Personally I do not use carousels anymore. I/we used them till about 1 year ago in our e-commerce websites that our company makes for clients. Carousels are a nice to place a few products in a limited space, especially on mobile. We stepped away from them because a great looking hero image gave a better CTR / conversion rate.
- 7 or 8 seconds based on mentioned facts in the question (if you wish to have auto rotation however I and Nngroup do not suggest it).
- Not auto rotating gives performance boost for mobile websites & is better for SEO (You can read my reasoning in the later part of my answer). Nngroup also advises to not rotate on mobile devices.
Determining rotation speed
So before you can decide on the rotation speed you should think about how you implement the timer of the carousel.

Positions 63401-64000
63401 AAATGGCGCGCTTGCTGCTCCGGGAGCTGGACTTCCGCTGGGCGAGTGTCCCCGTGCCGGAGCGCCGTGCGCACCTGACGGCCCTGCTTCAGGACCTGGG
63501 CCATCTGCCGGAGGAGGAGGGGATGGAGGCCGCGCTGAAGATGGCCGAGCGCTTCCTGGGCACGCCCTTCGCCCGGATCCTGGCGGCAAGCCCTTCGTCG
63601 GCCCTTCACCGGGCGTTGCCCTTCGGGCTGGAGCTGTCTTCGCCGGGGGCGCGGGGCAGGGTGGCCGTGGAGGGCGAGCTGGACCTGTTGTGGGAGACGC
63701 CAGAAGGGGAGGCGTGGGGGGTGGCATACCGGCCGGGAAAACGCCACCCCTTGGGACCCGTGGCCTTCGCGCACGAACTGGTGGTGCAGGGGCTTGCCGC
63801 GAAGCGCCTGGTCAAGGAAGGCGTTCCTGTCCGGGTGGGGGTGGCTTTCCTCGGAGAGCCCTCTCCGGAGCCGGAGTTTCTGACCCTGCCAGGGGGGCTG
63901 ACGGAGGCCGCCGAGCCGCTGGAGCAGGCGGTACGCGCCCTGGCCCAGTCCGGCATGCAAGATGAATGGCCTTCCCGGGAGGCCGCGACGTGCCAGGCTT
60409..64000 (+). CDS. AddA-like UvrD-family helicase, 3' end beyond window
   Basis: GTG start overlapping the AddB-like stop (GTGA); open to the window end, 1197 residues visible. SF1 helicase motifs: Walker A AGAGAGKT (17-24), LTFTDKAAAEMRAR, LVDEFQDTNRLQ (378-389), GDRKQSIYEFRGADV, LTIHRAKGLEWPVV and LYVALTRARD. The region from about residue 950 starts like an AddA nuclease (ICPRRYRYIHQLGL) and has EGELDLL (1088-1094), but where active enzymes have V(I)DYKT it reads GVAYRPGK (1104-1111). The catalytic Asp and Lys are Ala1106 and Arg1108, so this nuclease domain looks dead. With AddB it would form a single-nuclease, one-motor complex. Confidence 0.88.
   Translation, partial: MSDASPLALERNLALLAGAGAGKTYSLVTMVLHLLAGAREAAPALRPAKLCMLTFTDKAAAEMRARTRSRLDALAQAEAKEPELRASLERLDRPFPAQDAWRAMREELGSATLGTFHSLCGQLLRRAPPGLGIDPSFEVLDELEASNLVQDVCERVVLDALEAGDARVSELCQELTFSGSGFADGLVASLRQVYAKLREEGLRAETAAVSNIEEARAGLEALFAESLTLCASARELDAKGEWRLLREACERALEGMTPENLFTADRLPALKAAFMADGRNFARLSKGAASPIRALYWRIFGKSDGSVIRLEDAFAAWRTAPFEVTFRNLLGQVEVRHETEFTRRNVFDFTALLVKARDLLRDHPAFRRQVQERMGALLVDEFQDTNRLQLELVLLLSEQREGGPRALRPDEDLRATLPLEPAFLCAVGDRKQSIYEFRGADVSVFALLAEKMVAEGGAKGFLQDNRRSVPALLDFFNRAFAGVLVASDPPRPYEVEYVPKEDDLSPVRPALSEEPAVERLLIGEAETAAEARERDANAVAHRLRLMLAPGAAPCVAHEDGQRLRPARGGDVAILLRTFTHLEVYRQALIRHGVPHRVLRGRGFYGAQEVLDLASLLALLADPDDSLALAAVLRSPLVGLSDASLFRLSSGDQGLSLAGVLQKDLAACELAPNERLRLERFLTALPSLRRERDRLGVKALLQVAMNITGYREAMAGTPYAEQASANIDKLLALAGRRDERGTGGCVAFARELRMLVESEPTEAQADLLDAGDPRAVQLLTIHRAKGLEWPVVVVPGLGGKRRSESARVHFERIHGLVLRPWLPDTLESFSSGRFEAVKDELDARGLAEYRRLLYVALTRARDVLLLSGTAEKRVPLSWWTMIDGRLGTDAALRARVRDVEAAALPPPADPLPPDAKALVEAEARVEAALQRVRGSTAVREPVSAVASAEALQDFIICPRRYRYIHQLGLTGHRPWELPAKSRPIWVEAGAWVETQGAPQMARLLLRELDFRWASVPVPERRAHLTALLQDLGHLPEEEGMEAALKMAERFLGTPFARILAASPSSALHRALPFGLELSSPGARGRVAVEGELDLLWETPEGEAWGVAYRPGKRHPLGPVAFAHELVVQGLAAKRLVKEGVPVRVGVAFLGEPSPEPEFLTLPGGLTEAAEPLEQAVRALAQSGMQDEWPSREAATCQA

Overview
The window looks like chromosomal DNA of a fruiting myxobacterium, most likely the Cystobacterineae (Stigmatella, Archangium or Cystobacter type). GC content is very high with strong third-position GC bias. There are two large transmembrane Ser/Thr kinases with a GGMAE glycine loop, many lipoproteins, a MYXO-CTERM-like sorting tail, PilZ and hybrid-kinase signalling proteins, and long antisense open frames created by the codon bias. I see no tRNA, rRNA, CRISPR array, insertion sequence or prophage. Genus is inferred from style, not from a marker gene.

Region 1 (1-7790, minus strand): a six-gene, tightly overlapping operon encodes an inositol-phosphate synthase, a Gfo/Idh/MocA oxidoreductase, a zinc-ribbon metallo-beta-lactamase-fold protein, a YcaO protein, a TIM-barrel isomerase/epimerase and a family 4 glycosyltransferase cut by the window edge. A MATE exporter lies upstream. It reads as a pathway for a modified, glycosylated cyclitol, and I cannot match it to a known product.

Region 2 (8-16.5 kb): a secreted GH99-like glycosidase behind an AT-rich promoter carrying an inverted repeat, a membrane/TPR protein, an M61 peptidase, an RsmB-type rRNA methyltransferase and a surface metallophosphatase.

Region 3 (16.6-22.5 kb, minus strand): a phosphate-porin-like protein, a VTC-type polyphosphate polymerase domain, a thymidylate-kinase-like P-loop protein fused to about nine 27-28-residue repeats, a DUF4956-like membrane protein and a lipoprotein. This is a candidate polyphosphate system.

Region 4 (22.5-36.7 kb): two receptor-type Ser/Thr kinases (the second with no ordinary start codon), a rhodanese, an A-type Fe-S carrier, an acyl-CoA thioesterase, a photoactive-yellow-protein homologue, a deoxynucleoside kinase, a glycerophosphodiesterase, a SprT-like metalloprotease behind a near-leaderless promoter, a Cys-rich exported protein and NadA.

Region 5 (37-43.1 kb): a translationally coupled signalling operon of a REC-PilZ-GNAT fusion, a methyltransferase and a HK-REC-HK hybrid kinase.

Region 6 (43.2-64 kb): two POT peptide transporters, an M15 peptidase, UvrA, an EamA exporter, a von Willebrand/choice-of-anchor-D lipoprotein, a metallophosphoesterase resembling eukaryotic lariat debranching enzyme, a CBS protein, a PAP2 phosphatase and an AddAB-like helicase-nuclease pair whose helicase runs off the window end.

- Will the timer start when the user lands on the website.
- Will the timer start when the website is fully loaded?
- Will the timer start when the user has navigated to the carousel section.
I would suggest you start the timer when the website is fully loaded and when the user has navigated to the correct section. This gives the highest chance that the item they see first is the item you put first in the carousel.
Factors that influence rotation speed
There are some factors that influence the rotation speed. Some are location based and some are user based.
The reading speed of people will influence the rotation speed. You mention that the image will contain 6 - 10 words so research what the average reading level of your user is.